Christ’s Mission, Our Mission
By Rev. Canon David B. Tabo-oy
5When Jesus came to that place, he looked up and said to Zacchaeus, “Hurry down, Zacchaeus, because I must stay in your house today.”
v6Zacchaeus hurried down and welcomed him with great joy. v7All the people who saw it started grumbling, “This man has gone as a guest to the home of a sinner!”
v8Zacchaeus stood up and said to the Lord, “Listen, sir! I will give half my belongings to the poor, and if I have cheated anyone, I will pay back four times as much.”
v9Jesus said to him, “Salvation has come to this house today, for this man, also, is a descendant of Abraham. v10The Son of Man came to seek and to save the lost.” Luke 19:5-10
The story of Zacchaeus is one of the most indelible story that I heard during my Sunday school days. Aside from his height that I can relate with, his persistence to see Jesus and his creativity to do it continues to be a personal inspiration and I’m sure motivation of multitude that have heard or read the story. But there is more that we can learn from the Zacchaeus story. This gospel story captures what the mission of Jesus was all about, and in turn the mission of the church, our mission as disciples of our Lord Jesus Christ.
The Zacchaeus story transpired while Jesus was passing Jericho, the city of palms. We read from the gospel lesson this Sunday according to Saint Luke, “And there was a man named Zacchaeus he was a chief tax collector, and was rich.” In one sentence we are told the story of a human life. Here’s the background. Nothing in first century Judea was quite so hated and despised as was the Roman tax. It not only reminded the Jews that they were a subjugated people, it also represented a theological affront. To the Jew there was only one King, and that was God, not Caesar. Paying tribute to an earthly non-Jewish monarch was something that the Hebrews had opposed throughout their long history.
But there was more. The dirty work of collecting the tax was done not by the Romans, but by collaborating Jews. To make matters worse, some of the money that they collected off the backs of their fellow countrymen stuck to their own fingers. We are told that Zacchaeus was a chief tax collector. That is the only time in the New Testament that that term is used. It meant that he was over an entire district. Zacchaeus may have been short in stature, but he had wealth and wealth means power, so, in a manner of speaking, people looked up to him. Zacchaeus was the little man with the big reputation. He was not just well to do. According to Luke, he was rich. However this status did not deter his desire to see this celebrated man from Galilee passing by his town. His determination to see the Lord made him climb the sycamore tree beside the road because obviously his wealth could not buy him a frontline view to see Jesus Christ.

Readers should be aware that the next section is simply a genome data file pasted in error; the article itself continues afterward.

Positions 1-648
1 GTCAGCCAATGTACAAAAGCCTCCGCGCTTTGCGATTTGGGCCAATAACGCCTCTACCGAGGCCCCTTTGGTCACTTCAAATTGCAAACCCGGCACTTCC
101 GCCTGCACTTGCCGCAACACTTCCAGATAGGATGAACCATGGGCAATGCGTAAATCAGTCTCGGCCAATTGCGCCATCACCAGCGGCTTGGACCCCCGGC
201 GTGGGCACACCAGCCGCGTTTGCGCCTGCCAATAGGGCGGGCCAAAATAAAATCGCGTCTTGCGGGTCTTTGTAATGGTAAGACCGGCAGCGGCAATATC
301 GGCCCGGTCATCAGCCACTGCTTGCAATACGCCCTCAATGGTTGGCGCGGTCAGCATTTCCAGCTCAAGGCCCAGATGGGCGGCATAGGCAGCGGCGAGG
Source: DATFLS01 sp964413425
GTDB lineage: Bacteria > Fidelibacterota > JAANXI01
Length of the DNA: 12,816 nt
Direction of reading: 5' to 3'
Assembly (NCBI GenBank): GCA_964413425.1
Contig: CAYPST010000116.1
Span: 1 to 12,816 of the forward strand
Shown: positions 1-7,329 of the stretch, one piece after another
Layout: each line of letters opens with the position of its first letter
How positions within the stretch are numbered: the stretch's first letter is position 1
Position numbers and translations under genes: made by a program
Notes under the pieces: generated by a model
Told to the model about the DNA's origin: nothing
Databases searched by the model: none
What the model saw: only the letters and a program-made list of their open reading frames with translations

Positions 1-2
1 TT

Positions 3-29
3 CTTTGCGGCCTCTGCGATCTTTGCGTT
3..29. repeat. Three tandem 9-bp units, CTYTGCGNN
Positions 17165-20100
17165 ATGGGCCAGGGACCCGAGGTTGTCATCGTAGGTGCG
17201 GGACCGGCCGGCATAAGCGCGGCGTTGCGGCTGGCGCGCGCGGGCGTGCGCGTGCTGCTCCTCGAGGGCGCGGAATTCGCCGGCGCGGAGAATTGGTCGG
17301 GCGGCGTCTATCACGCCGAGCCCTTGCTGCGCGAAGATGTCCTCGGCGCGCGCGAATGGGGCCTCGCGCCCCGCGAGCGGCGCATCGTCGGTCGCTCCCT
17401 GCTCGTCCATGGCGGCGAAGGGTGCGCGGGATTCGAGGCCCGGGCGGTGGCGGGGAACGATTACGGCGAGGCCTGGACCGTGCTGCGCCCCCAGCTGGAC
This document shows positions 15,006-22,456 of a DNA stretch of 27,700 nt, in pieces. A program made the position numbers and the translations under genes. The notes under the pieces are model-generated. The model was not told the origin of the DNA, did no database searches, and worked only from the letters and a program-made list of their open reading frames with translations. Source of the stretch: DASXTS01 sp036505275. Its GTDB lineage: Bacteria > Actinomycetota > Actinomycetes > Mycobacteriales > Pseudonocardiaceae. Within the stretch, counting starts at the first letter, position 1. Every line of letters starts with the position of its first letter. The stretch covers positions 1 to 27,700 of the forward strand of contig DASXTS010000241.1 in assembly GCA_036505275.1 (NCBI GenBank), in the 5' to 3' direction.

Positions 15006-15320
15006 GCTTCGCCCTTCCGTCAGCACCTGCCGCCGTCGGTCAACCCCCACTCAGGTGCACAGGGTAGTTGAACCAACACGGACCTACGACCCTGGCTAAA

Jesus was still seeking to save the lost (v.10) only a few days before his crucifixion; this was the purpose of his coming. Zacchaeus, a tax collector, earned his living by collecting more than should have from the people. For this reason, tax collectors were despised by the people. Jesus’ concern for Zacchaeus admonishes us to bring the gospel to the undesirable of society, for all people are lost and in need of salvation.
C.S. Lewis has this really helpful illustration. He says that in the incarnation, Jesus was like a diver. He is God in heaven looking down into this dark, slimy, murky water. That’s our sinful, polluted world. God dives in, He gets himself wet. And then God came up again, dripping, but holding the precious thing he went down to recover. That precious thing was Zacchaeus, and you and me. All those sinners who have trusted in Christ. That’s how we get out of the slime of tax collecting, or cheating, or lusting, or hating, or whatever other self-destructive sin we are buried in. God in Christ descended down into the slime and rescued us. Resolutions and vows to be better won’t help by themselves. We don’t have the power to keep them. We are stuck on the sea bottom. We have no power of our own to get up or out. All we can do is cry out for God’s grace to lift us up, to rescue us. (e.sermons.com)
This is to reiterate what Christian mission is and should be as already mentioned in the previous article. “The whole church is mission, a people sent, to meet humanity’s total needs, like the all-embracing love of Christ. Important here is justice and peace work. Jesus not only proclaimed the Good News, he was the Good News. The saving message cannot be dissociated from the saving ministry.” Hence, the mission of the church, of Christian believers is to reach out to the Zacchaeus of the world today.
Let us pray.
Almighty God and merciful God, it is only by your gift that your faithful people offer you true and laudable service: Grant that we may run without stumbling to obtain your heavenly promises; through Jesus Christ our Lord, who lives and reigns with you and the Holy Spirit, one God, now and for ever. Amen. (ECP-BCP p138)**